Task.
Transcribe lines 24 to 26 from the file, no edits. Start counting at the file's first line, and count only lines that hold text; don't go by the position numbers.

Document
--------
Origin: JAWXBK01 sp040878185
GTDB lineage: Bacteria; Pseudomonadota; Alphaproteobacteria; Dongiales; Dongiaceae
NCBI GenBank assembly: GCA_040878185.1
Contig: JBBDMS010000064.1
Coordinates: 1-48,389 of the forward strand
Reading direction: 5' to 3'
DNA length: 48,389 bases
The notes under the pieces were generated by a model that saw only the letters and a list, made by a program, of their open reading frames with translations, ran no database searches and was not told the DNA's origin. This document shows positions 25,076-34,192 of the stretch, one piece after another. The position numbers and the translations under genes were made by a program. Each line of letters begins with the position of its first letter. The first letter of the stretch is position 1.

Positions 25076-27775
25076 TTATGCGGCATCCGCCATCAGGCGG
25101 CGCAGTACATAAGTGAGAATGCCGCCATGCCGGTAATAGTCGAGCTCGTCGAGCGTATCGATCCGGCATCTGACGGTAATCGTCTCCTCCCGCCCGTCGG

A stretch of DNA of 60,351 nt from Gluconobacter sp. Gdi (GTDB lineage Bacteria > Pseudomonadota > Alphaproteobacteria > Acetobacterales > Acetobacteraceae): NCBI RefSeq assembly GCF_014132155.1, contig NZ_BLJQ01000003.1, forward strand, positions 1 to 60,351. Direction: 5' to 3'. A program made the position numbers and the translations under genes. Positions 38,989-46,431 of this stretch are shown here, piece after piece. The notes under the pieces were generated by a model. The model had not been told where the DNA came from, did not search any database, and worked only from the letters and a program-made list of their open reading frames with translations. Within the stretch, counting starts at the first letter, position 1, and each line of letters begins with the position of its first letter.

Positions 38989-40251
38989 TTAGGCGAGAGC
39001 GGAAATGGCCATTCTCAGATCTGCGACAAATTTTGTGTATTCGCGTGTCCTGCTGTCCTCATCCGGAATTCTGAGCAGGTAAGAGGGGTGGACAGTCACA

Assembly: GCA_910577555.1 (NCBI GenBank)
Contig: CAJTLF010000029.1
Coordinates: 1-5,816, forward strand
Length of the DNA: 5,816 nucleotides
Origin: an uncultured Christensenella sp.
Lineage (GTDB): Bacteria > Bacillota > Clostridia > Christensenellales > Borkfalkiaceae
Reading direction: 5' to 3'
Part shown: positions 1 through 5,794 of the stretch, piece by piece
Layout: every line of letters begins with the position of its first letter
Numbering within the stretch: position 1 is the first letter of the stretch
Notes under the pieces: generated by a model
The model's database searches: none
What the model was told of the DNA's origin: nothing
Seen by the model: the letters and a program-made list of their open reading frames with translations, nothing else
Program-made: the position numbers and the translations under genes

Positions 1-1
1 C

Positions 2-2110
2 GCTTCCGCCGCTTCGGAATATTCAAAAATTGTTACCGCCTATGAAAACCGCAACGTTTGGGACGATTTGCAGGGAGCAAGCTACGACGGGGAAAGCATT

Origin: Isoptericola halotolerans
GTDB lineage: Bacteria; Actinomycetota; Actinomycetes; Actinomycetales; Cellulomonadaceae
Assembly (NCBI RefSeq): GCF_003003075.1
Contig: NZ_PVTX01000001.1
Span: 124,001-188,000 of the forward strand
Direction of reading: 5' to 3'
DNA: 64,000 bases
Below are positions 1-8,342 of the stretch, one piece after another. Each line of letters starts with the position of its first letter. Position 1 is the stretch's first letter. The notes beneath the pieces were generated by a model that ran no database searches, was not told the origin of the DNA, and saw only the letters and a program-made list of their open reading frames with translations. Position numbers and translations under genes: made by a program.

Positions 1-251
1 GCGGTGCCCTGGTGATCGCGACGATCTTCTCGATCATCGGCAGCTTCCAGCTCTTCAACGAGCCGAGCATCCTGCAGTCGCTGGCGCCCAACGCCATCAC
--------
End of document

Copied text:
Layout: every line of letters begins with the position of its first letter
Numbering within the stretch: position 1 is the first letter of the stretch
Notes under the pieces: generated by a model